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Where is the Love?

Av 5780 | August 2020
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During the Hebrew month of Av, we are more mindful of the dangers of spreading hatred, such as the sin’at chinam which led to the destruction of the Beit Hamikdash. It is also the month in which we celebrate love, on Tu B’Av. Today, one significant place where hate is increasingly taking root is online. One of the ongoing questions of our generation will be what impact social media has had on young people’s social lives and mental health. The ability to connect anytime, anywhere, poses a challenge: how do we find balance and disconnect from the digital world, which at times leaves people feeling lonely, angry or depressed. One tool which has spread and grown in the virtual world is “shaming,” used to call out others whose behavior or language one finds disagreeable. Is there a basis in halakha for online shaming? If so, when and how should it be used?1

The Torah teaches that there is a mitzvah of “tochecha,” rebuking:

לֹֽא־תִשְׂנָ֥א אֶת־אָחִ֖יךָ בִּלְבָבֶ֑ךָ הוֹכֵ֤חַ תּוֹכִ֙יחַ֙ אֶת־עֲמִיתֶ֔ךָ וְלֹא־תִשָּׂ֥א עָלָ֖יו חֵֽטְא

You shall not hate your kinsfolk in your heart. Reprove your kinsman but incur no guilt because of him.2

 The mitzvah to rebuke is integrally related to the mitzvah not to hate others “in your heart.” The Talmud in Arakhin explains that in order to not harbor hatred in one’s heart toward another person, it is necessary to rebuke them. However, one must do so in a way which does not lead to shaming them publicly.3 To reinforce this, the midrash notes the first time the language of tochecha is used in the Torah, when Abraham rebukes Avimelech, and learns from this that “rebuke should lead to love.”4 A similar sentiment is expressed in the continuation of the gemara in Arakhin:5

  1. Tarfon said, I wonder whether there is anyone in this generation who can accept reproof?!… R. Johanan b. Nuri said: I call heaven and earth to witness for myself that often was Akiba punished through me because I used to complain against him before our Rabban Shimon BeRebbe and all the more he showered love upon me, to make true what has been said: ‘Reprove not a scorner, lest he hate thee; reprove a wise man and he will love thee.’ (Mishlei 9:8)

The interpretation of the verse in Mishlei shows that there is a time and place for tochecha and not everyone is open to hearing it. Rabbi Akiva was exceptional in his ability to accept reproof with love.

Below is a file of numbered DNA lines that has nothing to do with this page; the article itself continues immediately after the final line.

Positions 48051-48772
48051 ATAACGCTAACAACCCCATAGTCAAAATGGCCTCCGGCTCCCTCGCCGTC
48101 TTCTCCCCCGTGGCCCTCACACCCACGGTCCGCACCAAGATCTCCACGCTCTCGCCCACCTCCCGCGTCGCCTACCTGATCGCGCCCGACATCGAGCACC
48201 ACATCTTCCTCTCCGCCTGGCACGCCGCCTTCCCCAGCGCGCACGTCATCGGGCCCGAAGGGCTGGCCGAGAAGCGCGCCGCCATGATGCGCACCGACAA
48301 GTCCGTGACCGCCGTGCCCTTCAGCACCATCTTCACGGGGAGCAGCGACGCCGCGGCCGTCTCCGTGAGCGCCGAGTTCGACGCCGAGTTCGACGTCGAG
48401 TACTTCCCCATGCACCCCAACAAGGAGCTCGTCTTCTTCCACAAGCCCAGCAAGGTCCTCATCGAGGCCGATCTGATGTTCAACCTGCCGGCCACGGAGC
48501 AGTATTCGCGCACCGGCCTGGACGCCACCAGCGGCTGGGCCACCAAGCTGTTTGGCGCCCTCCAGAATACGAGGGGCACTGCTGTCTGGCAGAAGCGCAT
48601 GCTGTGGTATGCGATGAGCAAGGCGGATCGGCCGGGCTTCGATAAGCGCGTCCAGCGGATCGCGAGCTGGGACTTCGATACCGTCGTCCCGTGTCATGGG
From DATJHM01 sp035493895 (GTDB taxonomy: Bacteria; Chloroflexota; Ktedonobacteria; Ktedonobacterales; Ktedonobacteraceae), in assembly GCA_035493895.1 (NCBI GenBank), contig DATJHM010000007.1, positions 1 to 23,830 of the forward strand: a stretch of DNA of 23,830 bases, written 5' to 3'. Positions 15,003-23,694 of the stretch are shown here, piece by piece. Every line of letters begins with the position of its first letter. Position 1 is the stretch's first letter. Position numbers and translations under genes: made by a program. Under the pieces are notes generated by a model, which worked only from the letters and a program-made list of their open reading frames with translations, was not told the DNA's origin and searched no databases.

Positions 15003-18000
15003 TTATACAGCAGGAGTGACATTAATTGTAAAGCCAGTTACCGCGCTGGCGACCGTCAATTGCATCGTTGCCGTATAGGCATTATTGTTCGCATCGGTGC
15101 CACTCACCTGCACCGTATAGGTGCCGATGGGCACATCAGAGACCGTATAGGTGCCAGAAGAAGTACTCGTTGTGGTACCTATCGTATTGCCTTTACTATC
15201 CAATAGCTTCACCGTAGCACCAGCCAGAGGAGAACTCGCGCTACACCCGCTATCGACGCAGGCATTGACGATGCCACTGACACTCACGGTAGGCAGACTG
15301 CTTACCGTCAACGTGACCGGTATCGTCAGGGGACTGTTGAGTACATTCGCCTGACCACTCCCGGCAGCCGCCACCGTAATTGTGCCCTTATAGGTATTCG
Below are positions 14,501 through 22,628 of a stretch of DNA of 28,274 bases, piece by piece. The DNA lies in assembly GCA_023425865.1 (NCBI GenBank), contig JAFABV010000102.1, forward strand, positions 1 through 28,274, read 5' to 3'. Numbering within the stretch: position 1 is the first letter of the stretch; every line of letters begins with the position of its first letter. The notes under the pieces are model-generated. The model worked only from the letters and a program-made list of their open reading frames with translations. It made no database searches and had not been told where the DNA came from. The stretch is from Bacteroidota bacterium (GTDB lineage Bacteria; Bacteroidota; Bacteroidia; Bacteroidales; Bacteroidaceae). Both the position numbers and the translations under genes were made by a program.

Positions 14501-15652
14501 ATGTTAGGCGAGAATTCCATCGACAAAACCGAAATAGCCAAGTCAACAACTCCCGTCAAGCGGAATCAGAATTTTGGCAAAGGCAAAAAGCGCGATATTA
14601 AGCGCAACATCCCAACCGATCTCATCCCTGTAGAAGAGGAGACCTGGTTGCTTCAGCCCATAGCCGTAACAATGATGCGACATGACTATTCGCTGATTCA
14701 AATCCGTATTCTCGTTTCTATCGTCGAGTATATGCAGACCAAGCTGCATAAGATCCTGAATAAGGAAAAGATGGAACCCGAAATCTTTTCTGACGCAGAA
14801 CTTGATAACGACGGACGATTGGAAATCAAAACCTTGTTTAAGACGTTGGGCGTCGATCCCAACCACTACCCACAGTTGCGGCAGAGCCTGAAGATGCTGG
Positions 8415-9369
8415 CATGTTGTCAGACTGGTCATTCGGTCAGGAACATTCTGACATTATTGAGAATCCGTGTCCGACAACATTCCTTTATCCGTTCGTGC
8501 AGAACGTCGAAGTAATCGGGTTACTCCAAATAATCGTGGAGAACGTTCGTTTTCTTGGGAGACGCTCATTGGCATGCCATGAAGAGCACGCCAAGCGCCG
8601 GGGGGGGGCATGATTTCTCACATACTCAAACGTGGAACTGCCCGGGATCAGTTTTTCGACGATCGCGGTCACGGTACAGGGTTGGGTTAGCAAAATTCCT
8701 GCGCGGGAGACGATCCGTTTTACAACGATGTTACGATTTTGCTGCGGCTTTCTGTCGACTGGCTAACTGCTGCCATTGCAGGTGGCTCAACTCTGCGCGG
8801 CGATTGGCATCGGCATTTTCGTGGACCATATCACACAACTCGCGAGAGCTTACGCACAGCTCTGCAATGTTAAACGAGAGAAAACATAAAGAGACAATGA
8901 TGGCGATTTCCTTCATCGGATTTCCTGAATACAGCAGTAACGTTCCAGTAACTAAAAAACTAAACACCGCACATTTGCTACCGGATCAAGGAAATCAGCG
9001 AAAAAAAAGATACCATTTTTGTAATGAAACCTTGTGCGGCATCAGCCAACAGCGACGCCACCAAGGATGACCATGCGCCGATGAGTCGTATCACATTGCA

The Rambam codified the mitzvah of tochecha but slightly softened the way it should be executed when he states that rebuke should be spoken softly and the rebuker should explain that he has the sinner’s best interest in mind.6 In the modern period, the Arukh HaShulchan held that the mitzvah of tochecha does not apply to those who are not open to receiving it. For instance, it would not be constructive to rebuke secular Jews with regard to keeping mitzvot.7 Finally, the Chafetz Chaim outlined specific rules for when it would be permissible to rebuke a person publicly (such as: checking the facts, rebuking them privately first, ensuring that one does not have a personal gain through humiliating another person, etc.).8

While online shaming is not the exact same thing as the mitzvah of tochecha, one can learn from the fact that the halakhic sources took great care to be selective when resorting to shaming others. Moreover, one main theme which runs throughout is the need to be careful not to spread hatred through tochecha or shaming. The month of Av is a time to take stock of what kind of hatred we may be harboring and to find ways to combat hate and increase love in the world.


 

Notes:

  1. This shayla blog is based on the article “Halachic Perspectives on ‘Shaming’ and Social Media,” published in Havineni, a Matan HaSharon Journal, compiled to mark the completion of the first cohort of Morot l’Halakha.
  2. Vayikra 19:17.
  3. Talmud Bavli Arakhin 16b.
  4. Bereshit Rabbah 54:3.
  5. Talmud Bavli Arakhin 16b.
  6. Rambam Mishneh Torah, hilchot Deot 6:7.
  7. Aruch Hashulchan, Orach Hayim, 156:9.
  8. Chafetz Chayim, Shemirat HaLashon, klal 10.

Karen Miller Jackson

is a Jewish educator and writer, who studies and teaches at Matan HaSharon and recently completed Matan HaSharon’s Morot l’Halakha program. She has an MA in Talmud and Midrash from NYU.